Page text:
Like putting out a play basket that has a size they can drag and move on their own, playing with a large stuffed animal or ball, or teaching them how to put their dirty clothes in the washing machine or a hamper.

3. Use varied games and dynamics

When you notice that your little one is at that stage where they don’t want help from others and tests their strength every day, help them master their skills through games and dynamics that allow them to move freely and transport objects from one place to another.

In this way, not only are we encouraging their motor development, but we’re also spending quality time with our children. A key component in all positive and secure attachment parenting, which allows little ones to feel motivated and confident to reach new goals.

The law of maximum effort is a key stage

Now that you know more about the law of maximum effort expounded by Maria Montessori, you may understand more about your little ones’ behavior and how they gradually gain more autonomy, freedom, and strength in their bodies.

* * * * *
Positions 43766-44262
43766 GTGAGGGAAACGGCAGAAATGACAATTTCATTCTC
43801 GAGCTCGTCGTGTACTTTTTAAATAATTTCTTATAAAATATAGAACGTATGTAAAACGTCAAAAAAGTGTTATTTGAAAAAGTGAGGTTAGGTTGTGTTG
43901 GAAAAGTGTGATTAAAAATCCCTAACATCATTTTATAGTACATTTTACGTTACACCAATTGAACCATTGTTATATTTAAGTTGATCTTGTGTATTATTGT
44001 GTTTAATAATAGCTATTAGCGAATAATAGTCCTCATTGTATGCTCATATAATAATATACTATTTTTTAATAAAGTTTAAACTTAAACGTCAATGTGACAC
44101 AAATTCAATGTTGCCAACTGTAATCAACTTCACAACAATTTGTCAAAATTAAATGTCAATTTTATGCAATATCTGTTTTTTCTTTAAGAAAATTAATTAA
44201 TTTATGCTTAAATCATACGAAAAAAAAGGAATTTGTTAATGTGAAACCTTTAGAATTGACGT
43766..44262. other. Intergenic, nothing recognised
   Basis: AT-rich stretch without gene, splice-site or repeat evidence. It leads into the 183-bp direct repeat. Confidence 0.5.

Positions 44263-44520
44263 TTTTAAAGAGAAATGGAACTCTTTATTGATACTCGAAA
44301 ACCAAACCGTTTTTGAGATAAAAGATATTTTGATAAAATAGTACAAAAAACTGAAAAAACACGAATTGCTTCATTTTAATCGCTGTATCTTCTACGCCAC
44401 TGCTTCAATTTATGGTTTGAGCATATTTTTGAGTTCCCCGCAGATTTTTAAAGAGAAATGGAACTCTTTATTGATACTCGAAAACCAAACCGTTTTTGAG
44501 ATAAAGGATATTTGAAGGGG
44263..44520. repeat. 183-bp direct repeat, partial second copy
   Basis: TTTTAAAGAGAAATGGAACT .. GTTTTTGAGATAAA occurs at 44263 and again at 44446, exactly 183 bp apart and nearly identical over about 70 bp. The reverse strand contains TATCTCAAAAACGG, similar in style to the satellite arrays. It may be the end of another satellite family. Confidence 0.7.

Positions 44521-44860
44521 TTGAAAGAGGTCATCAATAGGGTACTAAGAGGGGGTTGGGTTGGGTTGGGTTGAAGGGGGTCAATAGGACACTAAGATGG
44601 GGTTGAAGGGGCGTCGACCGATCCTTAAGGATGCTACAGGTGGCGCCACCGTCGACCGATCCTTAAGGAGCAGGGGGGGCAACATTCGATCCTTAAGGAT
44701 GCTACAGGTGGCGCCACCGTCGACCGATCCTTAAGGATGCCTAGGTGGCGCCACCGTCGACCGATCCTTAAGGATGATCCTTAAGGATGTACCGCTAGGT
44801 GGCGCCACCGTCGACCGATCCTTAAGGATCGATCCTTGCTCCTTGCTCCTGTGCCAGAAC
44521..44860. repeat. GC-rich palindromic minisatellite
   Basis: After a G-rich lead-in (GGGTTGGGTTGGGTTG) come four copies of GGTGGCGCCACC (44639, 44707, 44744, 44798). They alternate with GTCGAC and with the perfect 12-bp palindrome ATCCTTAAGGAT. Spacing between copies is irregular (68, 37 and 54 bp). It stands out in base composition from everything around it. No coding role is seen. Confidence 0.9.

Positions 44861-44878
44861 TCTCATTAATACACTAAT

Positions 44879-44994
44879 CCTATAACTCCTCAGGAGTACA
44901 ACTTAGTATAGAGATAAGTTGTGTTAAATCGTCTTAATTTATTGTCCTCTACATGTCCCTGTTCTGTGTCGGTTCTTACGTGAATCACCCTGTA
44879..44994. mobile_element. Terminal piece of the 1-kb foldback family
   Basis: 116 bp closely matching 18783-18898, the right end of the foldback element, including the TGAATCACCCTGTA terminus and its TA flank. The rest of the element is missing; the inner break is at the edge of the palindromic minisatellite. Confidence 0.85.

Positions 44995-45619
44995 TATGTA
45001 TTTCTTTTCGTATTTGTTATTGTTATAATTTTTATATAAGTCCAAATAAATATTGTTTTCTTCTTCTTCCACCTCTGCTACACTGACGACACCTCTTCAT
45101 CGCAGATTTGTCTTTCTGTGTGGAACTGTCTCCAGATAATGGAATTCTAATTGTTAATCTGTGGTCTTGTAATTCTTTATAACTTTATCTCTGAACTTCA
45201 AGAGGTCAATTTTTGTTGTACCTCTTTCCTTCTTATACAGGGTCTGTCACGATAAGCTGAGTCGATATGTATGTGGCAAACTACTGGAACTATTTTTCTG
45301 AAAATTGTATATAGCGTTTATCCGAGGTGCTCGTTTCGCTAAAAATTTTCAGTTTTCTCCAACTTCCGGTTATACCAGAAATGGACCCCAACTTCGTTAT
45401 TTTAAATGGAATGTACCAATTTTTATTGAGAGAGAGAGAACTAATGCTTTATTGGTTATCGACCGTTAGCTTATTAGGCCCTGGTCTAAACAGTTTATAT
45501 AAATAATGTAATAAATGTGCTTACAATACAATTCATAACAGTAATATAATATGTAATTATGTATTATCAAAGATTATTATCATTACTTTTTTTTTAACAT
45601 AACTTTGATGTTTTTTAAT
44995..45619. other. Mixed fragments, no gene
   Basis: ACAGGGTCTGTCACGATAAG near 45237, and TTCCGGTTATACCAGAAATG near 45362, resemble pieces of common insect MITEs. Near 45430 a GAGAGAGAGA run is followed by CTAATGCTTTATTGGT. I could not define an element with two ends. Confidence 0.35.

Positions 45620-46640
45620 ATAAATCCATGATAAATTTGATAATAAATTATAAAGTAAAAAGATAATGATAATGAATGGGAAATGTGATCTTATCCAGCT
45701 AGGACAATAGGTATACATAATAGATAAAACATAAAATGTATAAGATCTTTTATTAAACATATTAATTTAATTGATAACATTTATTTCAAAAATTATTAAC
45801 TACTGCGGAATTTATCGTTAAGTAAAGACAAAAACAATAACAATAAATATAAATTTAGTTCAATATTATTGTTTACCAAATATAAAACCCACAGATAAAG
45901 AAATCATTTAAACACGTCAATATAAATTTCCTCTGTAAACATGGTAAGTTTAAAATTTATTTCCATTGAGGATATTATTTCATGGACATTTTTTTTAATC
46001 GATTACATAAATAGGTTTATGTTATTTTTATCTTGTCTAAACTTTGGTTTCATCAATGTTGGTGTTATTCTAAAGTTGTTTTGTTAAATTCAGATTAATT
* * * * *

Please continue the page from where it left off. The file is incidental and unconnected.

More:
So, try to motivate your children and give them the affection and emotional security to dare to explore new skills without hurting themselves. In this way, children are allowed to evolve at their own pace and not make them dependent on the extreme care of others.

All cited sources were thoroughly reviewed by our team to ensure their quality, reliability, currency, and validity. The bibliography of this article was considered reliable and of academic or scientific accuracy.

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  • Lillard, A. S. (2012). Preschool children’s development in classic Montessori, supplemented Montessori, and conventional programs. Journal of School Psychology. Recuperado de:
  • Orozco Ocaña, C. P. Albán Tarambis, J. P. Vela Rojas, K. M. (2021). El método Montessori en el desarrollo integral de los niños/as de 4 a 5 años. Recuperado de:

This text is provided for informational purposes only and does not replace consultation with a professional. If in doubt, consult your specialist.